Lubar, Professor of public humanities at Brown University describes the book as, “A superb introduction to both the why and how of preserving digital cultural heritage. The Theory and Craft of Digital Preservation highlights history and theory, explains technology, and then moves on to practice, offering clear advice backed by examples. Alan Liu, Distinguished Professor in the English Department at the University of California, Santa Barbara notes that “Owens blends the perspectives of archivist and media archaeologist to provide a richly satisfying appraisal―at once historical synthesis, practical guide, and philosophical overview―of what digital preservation can be. Its standout feature is a wise, practical approach for guiding even the smallest institutions in using technology for the ‘craft’ of preservation.”

Trevor UN Trevor Owens

Reviews of the book in academic journals underscore the resounding positive critical response to the book. In a review for American Archivist, Kyle Rimkus notes, “On the whole,The Theory and Craft of Digital Preservation excels as an example of how to effectively suggest that a nascent professional field correct its course without utterly shunning its brief past.” In a review for The Public Historian, Jason Heppler, notes, “Owens helpfully guides readers beyond digital anxiety that will both prevent the book from becoming outdated as well as give professionals and newcomers alike a grounding in practical and traditional ideas, approaches, and frameworks of preservation.” In a review for Archivaria, Evelyn Mclellan, of Artefactual Systems describes the book as “a first-rate introduction to the complex and often messy subject of digital preservation and provides illuminating insights for newcomers and
experienced practitioners alike.”

In Library Resources and Technical Services, Katherine E. Jones, explains, “This book is not just for experts. Owens uses real-life examples to put the hard-to-truly-pin-down-topic into a more tangible form for even a lay person to grasp.” In RBM: A Journal of Rare Books, Manuscripts, and Cultural Heritage, Dan Noonan who manages digital preservation at The Ohio State University notes, “I intend to engage my institutional colleagues in a dialog, using this book as a common reading and discussion tool.” In a review for Archives and Records, Adrian Brown notes “Owens seeks to inspire digital archivists to think more deeply, creatively about their craft — in doing so he has created a valuable resource for anyone with an interest in how to preserve our digital heritage.”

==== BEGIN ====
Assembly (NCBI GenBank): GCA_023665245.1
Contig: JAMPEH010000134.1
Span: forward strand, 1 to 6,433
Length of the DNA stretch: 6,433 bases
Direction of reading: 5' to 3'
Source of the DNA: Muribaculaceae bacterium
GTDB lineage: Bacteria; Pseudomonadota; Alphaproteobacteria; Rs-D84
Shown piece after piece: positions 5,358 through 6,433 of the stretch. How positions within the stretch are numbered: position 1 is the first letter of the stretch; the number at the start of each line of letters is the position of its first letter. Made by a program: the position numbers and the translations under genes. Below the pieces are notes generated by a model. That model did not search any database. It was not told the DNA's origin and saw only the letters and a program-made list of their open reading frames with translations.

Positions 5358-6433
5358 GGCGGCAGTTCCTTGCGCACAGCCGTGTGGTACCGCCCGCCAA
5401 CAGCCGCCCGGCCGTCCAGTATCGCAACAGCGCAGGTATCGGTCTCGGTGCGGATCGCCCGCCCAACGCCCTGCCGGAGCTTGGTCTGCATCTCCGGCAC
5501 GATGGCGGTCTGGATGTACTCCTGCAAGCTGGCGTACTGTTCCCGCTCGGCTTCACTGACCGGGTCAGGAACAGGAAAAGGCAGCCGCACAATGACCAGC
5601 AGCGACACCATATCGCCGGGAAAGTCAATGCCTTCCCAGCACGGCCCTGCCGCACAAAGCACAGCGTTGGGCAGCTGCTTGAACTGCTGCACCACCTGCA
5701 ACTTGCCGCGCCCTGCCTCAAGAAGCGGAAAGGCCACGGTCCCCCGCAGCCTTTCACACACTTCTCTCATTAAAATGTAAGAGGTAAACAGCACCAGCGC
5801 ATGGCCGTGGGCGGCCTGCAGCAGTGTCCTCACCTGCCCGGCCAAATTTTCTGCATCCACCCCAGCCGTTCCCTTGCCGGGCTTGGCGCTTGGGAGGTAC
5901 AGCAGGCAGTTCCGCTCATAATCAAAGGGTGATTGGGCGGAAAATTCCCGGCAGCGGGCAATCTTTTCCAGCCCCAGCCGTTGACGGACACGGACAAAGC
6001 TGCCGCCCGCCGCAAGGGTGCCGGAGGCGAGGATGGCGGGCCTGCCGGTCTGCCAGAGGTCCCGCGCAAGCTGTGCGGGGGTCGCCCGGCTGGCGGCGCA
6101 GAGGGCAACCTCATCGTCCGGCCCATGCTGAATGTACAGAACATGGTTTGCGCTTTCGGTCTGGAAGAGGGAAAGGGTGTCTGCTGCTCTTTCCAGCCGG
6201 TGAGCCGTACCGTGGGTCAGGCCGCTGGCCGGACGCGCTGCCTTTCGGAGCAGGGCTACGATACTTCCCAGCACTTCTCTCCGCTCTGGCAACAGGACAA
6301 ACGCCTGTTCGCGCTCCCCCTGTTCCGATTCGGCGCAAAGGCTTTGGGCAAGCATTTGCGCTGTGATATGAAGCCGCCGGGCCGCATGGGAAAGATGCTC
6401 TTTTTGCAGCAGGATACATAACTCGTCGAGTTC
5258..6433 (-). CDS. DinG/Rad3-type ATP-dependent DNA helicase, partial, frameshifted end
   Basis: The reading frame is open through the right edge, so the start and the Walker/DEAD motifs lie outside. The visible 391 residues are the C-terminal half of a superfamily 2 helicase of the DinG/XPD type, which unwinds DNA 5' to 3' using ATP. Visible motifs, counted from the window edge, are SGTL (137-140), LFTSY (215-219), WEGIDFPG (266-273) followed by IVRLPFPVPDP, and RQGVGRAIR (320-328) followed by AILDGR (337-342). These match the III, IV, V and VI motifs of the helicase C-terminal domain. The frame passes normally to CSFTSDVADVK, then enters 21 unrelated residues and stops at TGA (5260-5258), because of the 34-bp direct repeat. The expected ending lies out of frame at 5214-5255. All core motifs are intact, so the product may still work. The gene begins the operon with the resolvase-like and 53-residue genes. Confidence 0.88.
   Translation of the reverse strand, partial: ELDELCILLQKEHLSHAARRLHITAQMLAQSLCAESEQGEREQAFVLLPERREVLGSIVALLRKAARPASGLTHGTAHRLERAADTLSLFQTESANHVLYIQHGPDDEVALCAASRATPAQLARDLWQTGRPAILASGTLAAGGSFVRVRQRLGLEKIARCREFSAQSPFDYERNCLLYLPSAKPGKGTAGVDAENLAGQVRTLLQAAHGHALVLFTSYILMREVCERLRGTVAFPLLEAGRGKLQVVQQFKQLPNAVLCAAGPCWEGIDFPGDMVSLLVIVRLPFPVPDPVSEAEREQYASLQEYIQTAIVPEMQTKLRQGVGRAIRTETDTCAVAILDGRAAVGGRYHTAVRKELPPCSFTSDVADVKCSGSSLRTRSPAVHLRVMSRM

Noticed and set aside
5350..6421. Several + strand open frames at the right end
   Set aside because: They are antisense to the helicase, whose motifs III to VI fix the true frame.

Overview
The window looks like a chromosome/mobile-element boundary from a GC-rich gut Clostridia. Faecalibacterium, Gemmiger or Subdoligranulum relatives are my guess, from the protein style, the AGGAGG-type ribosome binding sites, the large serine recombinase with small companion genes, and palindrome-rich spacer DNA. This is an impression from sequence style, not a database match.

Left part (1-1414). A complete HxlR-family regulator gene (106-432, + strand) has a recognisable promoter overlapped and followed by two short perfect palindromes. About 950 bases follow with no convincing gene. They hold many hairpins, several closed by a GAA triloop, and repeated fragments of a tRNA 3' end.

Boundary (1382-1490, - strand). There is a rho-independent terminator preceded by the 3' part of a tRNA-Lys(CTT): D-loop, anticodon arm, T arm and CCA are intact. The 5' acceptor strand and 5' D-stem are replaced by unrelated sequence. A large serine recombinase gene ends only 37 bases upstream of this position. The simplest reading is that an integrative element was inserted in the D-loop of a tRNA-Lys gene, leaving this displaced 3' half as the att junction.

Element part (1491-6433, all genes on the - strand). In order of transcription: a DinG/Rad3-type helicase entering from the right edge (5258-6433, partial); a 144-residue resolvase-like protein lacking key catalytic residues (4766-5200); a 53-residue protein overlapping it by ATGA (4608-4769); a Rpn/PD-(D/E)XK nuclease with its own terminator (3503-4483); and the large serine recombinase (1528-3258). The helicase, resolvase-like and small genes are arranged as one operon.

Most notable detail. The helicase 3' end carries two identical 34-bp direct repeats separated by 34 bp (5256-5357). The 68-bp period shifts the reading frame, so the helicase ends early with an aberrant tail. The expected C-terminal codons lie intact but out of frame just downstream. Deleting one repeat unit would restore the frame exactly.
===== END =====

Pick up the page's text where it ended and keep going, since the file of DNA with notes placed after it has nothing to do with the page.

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Digital Preservation Awards 2020 Finalists Announced: Software Sustainability Institute Award for Research and Innovation

Added on 14 September 2020

Our next set of finalists for the prestigious Digital Preservation Awards 2020 is now revealed, with another three innovative and impressive initiatives being recognised for their achievements.

Finalists for the Software Sustainability Institute (SSI) Award for Research and Innovation are (in no particular order):

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Vacancy for Digital Preservation Manager with the Science Museum Group

12 October 2020

London, Manchester, Bradford or York

£36-42,000 p/a DOE

Full-Time

Lotte Wijsman with The Significant Properties of Spreadsheets: Stakeholder Analysis

Electronic files often depend on software that can become outdated and even obsolete. When a type of file becomes obsolete in an archive, it is converted to another file format (e.g. from spreadsheet to PDF). However, this conversion has risks and consequences. With a spreadsheet, the outcome of a formula could remain visible, but the underlying calculation could no longer be accessible. By researching significant properties of spreadsheets, it is possible to look at the types of properties that need to be safeguarded during conversion. Of course, this only applies to cases wherepreservation in the original format is not possible. The priority given to certain functionalities can best be examinedfrom the perspective of stakeholders, such as creators, users, and managers.

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Badar Alrahbi with 'The maturity level of digital preservation in Sultanate of Oman's institutions: a comparative study'

Badar Al rhabiA few studies have been published on the digitisation projects in the Sultanate of Oman. However, long-term digital preservation practices in the country have not, to date, been scrutinised by any academic study. Digital preservation activities in the Sultanate are not new but, before this study, individual initiatives cannot be placed within a community framework of professional practitioners.

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Andrew Davidson with 'Fraserburgh on Film'

Fraserburgh Andrew DavidsonFraserburgh on Film is an archive of moving image, shot by residents of the North East of Scotland throughout the 20th century. The project was produced by Robert Gordon University Student, Andrew Davidson as part of an MSc in Information and Library Studies. Through the collation of both film and other digital artefacts, the online platform tells the story of the area through the words spoken and images created by the people who lived and worked there over the years.